Integral guarantees

The basic mechanism for providing guarantees for computing resources in the YTsaurus system stipulates issuing a constant amount of resources (strong guarantee), most often in CPU cores (less often in the cluster share). This guarantee type is well suited for tasks that can utilize resources constantly . In reality, there are other scenarios where more flexibility is required.

For example, when a production process needs to perform computations in a relatively short period of time, but needs a lot of computational quota at its peak, whereas the consumption level can be much lower the rest of the time. If the basic mechanism for providing a guarantee to the process is used, you need to allocate resources at the maximum consumption value, and order more resources when scheduling than are actually needed.

There are processes for which it is not so important to get computational resources immediately, but it is important that the processes be completed within a certain extended period of time. If that's the case, you are looking at an average value of the computational quota over a long time: for example, research and analytical tasks - experiments.

The mechanism of integral guarantees enables you to find a balance between the described scenarios.

Integral pools

In the YTsaurus system, you can enable the accumulation of resources for the pool. Such pools receive a certain amount of virtual resources at a constant rate — accumulated_resource_ratio_volume. The amount of resource is stored in the cluster share per second — fair_share*sec, but for simplicity we can assume that the value is given in cores per second — cpu*sec. The pool can consume a virtual resource to start operations and can accumulate it to a certain limit.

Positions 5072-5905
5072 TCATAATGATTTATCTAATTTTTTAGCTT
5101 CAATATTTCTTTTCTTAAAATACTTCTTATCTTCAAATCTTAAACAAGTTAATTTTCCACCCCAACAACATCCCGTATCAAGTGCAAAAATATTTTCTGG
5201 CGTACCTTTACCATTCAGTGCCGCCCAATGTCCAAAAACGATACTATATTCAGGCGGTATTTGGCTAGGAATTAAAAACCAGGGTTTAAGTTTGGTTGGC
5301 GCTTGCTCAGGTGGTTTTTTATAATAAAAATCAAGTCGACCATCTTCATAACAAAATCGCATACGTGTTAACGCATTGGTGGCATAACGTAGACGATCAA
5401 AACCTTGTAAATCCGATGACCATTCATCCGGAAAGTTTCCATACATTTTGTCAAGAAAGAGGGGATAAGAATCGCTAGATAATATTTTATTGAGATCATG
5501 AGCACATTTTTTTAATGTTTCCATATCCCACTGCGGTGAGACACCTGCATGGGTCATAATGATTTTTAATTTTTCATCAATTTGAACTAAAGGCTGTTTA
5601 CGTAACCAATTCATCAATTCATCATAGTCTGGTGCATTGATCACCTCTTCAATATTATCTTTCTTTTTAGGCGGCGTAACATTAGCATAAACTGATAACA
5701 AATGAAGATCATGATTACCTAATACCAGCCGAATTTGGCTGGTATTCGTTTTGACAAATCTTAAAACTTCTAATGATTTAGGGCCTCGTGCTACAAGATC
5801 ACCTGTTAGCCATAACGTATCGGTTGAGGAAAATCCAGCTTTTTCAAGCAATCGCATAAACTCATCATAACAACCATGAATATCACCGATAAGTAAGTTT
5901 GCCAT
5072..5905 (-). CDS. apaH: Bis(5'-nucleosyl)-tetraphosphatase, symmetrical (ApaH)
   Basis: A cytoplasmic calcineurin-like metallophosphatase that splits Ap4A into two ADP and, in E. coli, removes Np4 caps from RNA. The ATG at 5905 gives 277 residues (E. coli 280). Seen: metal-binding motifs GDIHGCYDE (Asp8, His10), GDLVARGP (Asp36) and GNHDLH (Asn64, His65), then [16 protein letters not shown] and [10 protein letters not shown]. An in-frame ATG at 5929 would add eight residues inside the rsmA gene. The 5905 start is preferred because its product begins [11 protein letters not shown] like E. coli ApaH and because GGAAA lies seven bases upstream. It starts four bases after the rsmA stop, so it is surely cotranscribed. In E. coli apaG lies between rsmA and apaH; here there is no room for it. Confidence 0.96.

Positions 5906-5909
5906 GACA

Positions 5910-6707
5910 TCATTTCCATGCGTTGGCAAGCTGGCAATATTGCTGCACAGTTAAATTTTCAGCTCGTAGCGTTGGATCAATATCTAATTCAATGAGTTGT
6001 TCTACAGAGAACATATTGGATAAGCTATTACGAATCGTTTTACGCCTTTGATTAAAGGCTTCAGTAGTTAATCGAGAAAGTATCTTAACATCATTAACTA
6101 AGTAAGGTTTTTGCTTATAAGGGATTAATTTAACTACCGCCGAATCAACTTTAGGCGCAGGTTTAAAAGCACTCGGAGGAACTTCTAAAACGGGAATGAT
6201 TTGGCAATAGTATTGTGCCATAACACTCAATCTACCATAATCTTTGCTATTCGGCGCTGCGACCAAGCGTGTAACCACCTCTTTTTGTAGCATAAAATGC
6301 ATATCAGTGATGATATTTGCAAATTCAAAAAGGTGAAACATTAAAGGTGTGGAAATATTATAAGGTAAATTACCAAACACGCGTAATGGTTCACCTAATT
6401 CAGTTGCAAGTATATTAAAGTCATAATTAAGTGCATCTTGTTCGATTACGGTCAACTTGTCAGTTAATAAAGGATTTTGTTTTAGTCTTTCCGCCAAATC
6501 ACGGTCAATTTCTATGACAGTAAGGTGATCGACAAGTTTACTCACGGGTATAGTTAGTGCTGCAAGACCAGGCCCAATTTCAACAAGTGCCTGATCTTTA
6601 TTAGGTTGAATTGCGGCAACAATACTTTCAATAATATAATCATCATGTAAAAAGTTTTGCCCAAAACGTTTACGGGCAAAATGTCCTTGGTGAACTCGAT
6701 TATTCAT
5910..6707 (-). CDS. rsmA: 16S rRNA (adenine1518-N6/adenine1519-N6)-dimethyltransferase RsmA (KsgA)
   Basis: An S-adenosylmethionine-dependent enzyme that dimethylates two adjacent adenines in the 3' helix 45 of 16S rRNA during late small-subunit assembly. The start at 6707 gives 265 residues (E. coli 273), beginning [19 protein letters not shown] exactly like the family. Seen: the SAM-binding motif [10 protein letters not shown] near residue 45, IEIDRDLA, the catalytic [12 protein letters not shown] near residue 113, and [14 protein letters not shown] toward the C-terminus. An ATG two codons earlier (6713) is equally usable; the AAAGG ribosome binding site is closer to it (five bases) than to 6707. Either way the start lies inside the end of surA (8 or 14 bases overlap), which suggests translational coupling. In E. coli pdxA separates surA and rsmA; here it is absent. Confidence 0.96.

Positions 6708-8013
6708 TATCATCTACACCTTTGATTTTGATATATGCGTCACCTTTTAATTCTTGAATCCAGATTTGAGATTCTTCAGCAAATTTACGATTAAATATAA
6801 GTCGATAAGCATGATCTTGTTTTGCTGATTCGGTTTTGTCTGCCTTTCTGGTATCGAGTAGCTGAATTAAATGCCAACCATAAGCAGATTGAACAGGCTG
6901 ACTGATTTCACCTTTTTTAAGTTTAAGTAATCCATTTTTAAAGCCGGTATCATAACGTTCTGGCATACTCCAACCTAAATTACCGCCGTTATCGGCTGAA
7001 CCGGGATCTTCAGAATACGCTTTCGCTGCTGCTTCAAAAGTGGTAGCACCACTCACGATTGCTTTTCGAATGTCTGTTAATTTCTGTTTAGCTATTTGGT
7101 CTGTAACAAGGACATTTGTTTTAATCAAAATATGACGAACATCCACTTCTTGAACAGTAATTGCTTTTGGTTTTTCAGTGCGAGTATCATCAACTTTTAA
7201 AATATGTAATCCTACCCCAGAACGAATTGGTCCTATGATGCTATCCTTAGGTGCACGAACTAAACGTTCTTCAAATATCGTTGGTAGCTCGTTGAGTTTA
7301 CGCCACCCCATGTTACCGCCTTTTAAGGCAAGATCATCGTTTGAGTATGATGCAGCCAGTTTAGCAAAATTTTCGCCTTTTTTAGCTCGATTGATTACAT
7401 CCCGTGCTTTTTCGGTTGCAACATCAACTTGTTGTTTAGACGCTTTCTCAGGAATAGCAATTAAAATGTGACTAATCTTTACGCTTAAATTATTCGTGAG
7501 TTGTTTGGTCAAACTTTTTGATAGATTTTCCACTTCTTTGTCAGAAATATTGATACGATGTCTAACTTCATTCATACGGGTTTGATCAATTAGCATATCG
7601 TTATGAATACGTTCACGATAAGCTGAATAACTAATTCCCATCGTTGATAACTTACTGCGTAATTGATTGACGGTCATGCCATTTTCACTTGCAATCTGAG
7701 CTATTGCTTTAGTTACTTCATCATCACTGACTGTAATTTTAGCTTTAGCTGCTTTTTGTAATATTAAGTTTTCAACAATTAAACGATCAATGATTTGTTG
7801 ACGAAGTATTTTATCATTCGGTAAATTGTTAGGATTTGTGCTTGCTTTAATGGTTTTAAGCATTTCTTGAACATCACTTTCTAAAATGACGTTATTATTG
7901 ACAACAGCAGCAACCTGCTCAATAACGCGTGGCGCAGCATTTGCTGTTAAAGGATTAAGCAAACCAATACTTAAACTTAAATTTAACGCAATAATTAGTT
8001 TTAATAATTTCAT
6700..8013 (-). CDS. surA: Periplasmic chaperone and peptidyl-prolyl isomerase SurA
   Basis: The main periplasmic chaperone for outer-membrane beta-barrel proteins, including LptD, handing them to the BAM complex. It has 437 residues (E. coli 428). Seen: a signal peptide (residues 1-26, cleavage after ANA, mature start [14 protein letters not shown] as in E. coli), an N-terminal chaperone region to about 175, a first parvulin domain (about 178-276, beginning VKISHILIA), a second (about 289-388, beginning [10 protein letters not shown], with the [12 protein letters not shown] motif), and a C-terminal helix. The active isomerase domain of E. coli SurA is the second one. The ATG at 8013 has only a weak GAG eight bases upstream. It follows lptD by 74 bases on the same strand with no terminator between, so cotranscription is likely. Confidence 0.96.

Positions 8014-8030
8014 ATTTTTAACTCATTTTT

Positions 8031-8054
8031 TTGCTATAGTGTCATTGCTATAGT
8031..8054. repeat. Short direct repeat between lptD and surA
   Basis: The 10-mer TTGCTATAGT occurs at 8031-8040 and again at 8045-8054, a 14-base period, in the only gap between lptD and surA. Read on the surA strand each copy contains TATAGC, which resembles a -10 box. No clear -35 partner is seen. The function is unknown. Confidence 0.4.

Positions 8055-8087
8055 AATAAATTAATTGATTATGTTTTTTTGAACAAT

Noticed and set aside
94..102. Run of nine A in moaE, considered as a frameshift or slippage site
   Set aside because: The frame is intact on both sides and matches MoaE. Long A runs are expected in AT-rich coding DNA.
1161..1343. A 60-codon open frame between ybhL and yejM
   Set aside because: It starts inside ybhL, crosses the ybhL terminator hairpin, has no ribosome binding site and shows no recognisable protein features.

Example: let there be accumulated_resource_ratio_volume = 60 fair_share*sec in the pool, 1000 cores on the cluster, and the dominant resource of the user process is cpu. This volume can be converted to cores * seconds60,000 cpu*sec. An operation that consumes 100 cpu cores at a time will use that amount in 10 minutes; one that consumes 50 cpu cores — in 20 minutes. This example does not take into account that the volume of the virtual resource in the pool is replenished over time.

The resource accumulation rate is configured in the integral-guarantees/resource_flow pool attribute. The attribute value must specify the resource type and its volume:

yt set //sys/pools/root-pool/burst/@integral-guarantees/resource_flow "{cpu=100}"

Since resource_flow is the rate at which accumulated_resource_ratio_volume increases, which is the instantaneous amount of resource multiplied by time, resource_flow/cpu is measured in cores, simply put, cpu*sec/sec = cpu. For example, resource_flow/cpu = 100 allows an operation consuming 100 cpu cores at a time to run indefinitely.

Accumulation of accumulated_resource_ratio_volume occurs to a certain limit, which is equal to k*resource_flow_ratio where k is a single scheduler parameter for all pools and resource_flow_ratio is resource_flow as a share of all cluster resources. By default, k=86400, which equals the number of seconds in a day. This means that the integral pool without operations will accumulate accumulated_resource_ratio_volume at a rate of resource_flow before it reaches the limit when resource accumulation stops.

The described idea of accumulating and spending resources is much like the Token bucket algorithm. Not to be mistaken for Leaky bucket.

Guarantee types

There are three types of guarantees for computing resources in the YTsaurus system:

  • strong_guarantee: A strong guarantee of the share of cluster resources. Set in an absolute value (in cores), automatically recalculated into the cluster share. Enables you to get a guarantee at any time and use it indefinitely.
  • burst_integral: An immediate guarantee ("peak guarantee") in cores, enables you to get a fixed guarantee over a period of time. For example, get 2000 cores for two hours a day.
  • relaxed_integral: An integral guarantee (in cores) enables you to get a fixed average amount of resource per day.

Types of integral pools

To support the two scenarios described at the beginning of this section, two types of integral pools are implemented in the YTsaurus system:

  • Burst pool: The pool that has a priority when spending accumulated_resource_ratio_volume. Such pools must have resource_flow and burst_guarantee_resources specified. If there are operations that demand resources in the pool, the scheduler must issue at least burst_guarantee_resources to the pool if the pool has enough accumulated_resource_ratio_volume. This pool type provides a burst_integral guarantee.